by R.T. Lawton
First stop was Amazon for Kindle books, where I found Stroby had three novels in a new series: Cold Shot to the Heart, 2011, Kings of Midnight, 2012 and Shoot the Woman First, 2013. I was intrigued by the last title, wondering why the woman had to go first, especially since the series protagonist is female. I calculated that since this one was his latest work, then it would probably be his best and I would therefore soon know whether or not I was wasting my time. Turned out, I enjoyed the 2013 book so much that I felt compelled to go back and purchase the first two in the series. Since each book is a great stand alone read, yet builds on the one before, had I known they would be that good, I would have bought and read them in chronological order.
As Shoot the Woman First opens, Crissa is meeting with three men in a car on the streets of Detroit at night. Two of the men she has worked with on previous jobs. She trusts them as much as she trusts any criminal she gets involved with, which is to say that trust needs to get re-earned on every new job. The third man in the car is cousin to one of the first two men, and him she has real concerns about because he is a college kid, unproven in the criminal world. However, he is also the man with the needed inside information, so he's part of the crew or there is no job.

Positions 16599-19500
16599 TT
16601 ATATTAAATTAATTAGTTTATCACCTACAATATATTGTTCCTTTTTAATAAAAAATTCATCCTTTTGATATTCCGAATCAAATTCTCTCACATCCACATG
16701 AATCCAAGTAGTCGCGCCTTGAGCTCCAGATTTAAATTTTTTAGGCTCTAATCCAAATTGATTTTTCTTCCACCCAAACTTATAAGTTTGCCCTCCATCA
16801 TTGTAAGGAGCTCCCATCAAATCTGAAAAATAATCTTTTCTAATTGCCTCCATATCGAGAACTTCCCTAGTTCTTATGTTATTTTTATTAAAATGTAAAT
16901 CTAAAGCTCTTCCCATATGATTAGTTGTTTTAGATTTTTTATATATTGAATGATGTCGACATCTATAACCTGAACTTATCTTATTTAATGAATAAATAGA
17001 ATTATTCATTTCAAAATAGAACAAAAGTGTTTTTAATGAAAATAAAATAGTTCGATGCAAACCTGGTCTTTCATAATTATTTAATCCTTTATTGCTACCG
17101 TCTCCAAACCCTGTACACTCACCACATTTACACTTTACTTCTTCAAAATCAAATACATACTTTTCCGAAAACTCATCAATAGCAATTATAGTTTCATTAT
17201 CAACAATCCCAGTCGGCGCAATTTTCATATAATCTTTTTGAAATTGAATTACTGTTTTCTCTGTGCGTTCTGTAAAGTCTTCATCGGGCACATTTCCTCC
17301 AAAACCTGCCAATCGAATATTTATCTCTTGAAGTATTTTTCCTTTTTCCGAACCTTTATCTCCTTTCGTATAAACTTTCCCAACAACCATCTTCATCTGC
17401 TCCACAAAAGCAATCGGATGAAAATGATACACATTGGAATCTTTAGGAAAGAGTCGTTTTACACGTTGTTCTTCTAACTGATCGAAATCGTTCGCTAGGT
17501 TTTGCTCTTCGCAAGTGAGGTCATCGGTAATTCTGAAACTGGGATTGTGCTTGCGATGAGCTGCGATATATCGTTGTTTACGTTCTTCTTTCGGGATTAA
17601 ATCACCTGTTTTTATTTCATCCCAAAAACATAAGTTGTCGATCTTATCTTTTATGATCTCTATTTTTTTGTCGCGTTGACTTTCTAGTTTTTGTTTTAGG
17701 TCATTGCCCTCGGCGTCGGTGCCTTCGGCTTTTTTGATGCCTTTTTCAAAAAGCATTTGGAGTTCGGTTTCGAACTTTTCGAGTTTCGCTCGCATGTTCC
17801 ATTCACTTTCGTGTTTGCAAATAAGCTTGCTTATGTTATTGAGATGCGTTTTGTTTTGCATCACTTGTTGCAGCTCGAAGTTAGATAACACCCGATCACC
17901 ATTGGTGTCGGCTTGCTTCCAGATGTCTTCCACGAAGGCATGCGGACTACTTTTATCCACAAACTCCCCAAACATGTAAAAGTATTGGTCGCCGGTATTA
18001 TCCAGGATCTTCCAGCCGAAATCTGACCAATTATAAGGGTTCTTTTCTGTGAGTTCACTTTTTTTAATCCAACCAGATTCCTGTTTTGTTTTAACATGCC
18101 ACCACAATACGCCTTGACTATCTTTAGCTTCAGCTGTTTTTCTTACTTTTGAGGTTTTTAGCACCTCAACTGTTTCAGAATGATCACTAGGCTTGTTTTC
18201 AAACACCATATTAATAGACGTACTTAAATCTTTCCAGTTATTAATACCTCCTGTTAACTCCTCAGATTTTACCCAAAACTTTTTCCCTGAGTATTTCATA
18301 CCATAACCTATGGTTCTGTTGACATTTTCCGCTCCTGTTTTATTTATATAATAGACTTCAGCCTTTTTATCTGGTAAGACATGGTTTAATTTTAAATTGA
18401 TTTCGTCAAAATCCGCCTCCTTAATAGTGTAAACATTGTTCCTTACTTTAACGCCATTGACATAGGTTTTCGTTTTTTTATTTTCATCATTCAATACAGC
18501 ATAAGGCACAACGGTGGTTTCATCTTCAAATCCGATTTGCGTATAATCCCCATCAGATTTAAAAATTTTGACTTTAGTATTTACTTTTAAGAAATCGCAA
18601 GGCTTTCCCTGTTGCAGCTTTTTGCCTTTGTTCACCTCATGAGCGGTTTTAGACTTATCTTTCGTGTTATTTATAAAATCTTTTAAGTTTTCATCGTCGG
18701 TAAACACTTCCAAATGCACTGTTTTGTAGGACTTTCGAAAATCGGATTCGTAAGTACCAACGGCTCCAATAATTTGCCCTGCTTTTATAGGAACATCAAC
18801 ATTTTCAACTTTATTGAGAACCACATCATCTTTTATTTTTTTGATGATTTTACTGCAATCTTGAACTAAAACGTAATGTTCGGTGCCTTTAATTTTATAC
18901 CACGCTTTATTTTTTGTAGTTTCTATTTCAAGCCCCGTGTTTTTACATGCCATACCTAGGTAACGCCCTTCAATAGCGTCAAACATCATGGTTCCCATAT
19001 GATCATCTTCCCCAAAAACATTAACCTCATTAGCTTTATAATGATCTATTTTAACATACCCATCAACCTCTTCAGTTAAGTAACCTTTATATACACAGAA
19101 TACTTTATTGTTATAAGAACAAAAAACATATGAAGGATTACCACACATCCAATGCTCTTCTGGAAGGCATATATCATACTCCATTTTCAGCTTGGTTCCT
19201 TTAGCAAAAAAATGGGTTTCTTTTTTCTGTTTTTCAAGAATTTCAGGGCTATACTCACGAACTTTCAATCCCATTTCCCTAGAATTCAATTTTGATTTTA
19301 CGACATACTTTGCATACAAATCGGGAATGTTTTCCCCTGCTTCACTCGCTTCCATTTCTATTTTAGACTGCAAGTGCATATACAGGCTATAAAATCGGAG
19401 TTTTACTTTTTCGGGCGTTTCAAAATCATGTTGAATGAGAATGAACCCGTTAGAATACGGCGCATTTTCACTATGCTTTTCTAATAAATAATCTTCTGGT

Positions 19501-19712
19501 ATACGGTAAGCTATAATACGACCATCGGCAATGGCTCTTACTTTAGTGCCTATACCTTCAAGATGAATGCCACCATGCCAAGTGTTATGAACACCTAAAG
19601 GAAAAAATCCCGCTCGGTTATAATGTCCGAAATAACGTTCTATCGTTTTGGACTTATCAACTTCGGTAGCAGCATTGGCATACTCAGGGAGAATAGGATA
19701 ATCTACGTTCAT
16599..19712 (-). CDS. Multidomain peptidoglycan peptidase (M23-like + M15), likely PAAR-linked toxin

You, as reader, are right on scene as Crissa devises a plan to distract and temporarily disable the three armed gangsters while the rest of the crew takes the buy money out of the drop car. The job goes as planned with only a couple of minor problems. It's an hour later that everything goes to hell. A corrupt, retired police detective is subsequently hired by the gang leader to find whoever stole his money. Conflicted with loyalty to certain partners and paranoia of who to trust, Crissa runs the tight wire of protecting herself and members of her family from the ensuing retribution.
Bottom line, all three books are good reads. And, if you want to find out why you shoot the woman first, you need to buy the book, or (according to the corrupt detective) you can ask a member of a counter terrorist team.
See ya again on Fortnight Friday.